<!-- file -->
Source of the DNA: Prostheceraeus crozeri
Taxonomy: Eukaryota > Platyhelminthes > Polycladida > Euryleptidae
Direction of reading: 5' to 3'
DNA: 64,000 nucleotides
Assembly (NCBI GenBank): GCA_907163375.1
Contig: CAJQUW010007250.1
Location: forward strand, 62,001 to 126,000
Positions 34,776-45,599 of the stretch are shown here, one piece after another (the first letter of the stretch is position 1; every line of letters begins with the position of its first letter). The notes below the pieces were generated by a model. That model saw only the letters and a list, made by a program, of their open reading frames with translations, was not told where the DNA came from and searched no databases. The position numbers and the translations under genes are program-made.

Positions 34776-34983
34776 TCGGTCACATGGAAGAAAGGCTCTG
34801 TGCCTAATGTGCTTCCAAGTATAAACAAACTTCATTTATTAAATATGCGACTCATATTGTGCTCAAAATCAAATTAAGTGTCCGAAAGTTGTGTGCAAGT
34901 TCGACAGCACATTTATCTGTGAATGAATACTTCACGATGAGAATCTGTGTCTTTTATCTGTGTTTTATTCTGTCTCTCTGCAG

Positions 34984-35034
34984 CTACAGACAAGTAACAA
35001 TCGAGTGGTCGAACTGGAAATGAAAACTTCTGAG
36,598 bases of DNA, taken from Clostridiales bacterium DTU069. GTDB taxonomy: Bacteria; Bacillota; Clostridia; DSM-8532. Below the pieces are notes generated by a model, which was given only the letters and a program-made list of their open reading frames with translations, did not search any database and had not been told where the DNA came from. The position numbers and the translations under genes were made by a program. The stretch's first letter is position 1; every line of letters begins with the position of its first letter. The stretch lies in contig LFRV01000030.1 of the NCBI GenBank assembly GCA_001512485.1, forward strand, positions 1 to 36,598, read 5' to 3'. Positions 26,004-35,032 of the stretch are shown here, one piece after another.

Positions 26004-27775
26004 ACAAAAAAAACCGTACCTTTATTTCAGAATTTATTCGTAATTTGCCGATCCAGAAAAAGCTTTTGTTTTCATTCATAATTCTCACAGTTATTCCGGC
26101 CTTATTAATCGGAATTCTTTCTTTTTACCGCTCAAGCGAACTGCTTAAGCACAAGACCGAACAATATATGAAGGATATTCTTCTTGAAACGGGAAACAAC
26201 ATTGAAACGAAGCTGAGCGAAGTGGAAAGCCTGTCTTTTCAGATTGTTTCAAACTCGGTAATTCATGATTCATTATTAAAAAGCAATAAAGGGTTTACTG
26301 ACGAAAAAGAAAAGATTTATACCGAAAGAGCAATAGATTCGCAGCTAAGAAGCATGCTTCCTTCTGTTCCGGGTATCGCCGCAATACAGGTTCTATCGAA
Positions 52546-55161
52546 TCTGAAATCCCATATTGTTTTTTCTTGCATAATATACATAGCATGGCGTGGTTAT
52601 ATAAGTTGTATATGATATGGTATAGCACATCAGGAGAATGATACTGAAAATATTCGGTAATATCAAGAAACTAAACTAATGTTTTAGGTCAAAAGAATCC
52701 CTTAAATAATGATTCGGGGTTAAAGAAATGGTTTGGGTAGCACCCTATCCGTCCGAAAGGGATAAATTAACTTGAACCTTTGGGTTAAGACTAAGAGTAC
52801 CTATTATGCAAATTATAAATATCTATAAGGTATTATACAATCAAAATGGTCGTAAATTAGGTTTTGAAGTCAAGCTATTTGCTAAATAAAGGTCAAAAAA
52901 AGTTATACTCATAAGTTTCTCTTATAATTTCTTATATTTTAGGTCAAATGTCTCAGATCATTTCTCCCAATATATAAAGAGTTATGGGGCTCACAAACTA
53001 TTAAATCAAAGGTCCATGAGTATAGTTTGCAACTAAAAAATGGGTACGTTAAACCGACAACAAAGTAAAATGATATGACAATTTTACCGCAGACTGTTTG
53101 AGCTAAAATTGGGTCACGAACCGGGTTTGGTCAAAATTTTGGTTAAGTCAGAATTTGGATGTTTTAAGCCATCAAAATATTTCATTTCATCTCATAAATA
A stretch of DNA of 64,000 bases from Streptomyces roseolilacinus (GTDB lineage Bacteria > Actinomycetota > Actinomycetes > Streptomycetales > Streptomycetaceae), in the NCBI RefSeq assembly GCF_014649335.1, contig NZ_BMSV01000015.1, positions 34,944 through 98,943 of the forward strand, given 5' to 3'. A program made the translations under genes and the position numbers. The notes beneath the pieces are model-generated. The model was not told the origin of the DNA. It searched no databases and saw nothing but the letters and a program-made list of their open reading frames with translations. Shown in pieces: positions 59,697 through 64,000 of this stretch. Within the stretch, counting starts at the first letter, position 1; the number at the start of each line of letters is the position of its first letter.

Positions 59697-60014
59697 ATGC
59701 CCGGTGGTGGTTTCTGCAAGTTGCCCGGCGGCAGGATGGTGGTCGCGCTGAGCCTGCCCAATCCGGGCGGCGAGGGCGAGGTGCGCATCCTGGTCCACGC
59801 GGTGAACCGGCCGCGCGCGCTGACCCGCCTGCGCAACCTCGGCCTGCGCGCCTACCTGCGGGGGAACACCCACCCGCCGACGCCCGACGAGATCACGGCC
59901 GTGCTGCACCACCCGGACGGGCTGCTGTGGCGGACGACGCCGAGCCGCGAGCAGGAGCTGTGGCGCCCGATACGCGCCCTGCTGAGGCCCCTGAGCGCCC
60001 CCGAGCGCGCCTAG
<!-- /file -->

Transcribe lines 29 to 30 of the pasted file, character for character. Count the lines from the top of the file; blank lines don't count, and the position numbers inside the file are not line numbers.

53101 AGCTAAAATTGGGTCACGAACCGGGTTTGGTCAAAATTTTGGTTAAGTCAGAATTTGGATGTTTTAAGCCATCAAAATATTTCATTTCATCTCATAAATA
A stretch of DNA of 64,000 bases from Streptomyces roseolilacinus (GTDB lineage Bacteria > Actinomycetota > Actinomycetes > Streptomycetales > Streptomycetaceae), in the NCBI RefSeq assembly GCF_014649335.1, contig NZ_BMSV01000015.1, positions 34,944 through 98,943 of the forward strand, given 5' to 3'. A program made the translations under genes and the position numbers. The notes beneath the pieces are model-generated. The model was not told the origin of the DNA. It searched no databases and saw nothing but the letters and a program-made list of their open reading frames with translations. Shown in pieces: positions 59,697 through 64,000 of this stretch. Within the stretch, counting starts at the first letter, position 1; the number at the start of each line of letters is the position of its first letter.